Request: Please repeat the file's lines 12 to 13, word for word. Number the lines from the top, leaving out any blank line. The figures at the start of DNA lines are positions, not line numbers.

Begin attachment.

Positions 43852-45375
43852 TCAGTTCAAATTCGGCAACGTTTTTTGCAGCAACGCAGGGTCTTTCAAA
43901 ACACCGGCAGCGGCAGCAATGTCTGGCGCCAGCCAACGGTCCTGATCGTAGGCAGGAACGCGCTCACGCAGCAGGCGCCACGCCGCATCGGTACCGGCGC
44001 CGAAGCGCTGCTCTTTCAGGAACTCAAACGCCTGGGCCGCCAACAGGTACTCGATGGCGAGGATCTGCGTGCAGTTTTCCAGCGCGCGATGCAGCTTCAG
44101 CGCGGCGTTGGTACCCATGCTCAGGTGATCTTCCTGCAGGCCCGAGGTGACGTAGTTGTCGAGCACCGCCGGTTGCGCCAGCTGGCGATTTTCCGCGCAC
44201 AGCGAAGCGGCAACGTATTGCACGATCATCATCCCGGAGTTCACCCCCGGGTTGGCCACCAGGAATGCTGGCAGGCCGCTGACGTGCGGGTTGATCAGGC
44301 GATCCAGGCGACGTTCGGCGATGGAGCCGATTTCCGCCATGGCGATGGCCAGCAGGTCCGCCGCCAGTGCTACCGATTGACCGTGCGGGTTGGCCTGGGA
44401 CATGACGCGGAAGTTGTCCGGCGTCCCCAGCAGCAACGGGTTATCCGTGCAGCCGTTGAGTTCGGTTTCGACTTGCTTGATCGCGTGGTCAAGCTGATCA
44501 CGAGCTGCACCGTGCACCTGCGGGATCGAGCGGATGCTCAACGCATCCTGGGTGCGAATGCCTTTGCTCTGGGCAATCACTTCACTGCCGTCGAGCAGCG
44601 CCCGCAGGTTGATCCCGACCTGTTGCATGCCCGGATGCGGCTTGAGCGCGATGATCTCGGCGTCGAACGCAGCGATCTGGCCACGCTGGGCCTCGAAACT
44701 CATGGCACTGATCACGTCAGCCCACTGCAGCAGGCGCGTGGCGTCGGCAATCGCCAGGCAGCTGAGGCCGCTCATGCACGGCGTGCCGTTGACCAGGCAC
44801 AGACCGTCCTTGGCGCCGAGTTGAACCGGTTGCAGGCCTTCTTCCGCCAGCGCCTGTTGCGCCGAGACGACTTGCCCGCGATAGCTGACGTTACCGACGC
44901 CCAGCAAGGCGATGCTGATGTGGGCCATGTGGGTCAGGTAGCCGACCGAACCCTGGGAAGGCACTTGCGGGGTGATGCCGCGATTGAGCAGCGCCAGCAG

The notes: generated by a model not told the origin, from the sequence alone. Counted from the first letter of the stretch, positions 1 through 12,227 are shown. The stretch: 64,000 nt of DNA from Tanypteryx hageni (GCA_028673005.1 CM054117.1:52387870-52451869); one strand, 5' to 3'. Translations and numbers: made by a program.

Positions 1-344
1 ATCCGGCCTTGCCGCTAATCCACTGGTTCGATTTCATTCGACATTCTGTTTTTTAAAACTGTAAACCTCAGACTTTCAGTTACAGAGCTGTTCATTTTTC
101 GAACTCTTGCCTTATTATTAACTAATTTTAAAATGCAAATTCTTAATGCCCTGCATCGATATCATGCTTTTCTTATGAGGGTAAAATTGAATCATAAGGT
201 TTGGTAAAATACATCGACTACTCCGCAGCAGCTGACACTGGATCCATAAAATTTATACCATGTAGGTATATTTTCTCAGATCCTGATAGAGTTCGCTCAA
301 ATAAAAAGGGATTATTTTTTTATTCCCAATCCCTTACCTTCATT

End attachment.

44801 AGACCGTCCTTGGCGCCGAGTTGAACCGGTTGCAGGCCTTCTTCCGCCAGCGCCTGTTGCGCCGAGACGACTTGCCCGCGATAGCTGACGTTACCGACGC
44901 CCAGCAAGGCGATGCTGATGTGGGCCATGTGGGTCAGGTAGCCGACCGAACCCTGGGAAGGCACTTGCGGGGTGATGCCGCGATTGAGCAGCGCCAGCAG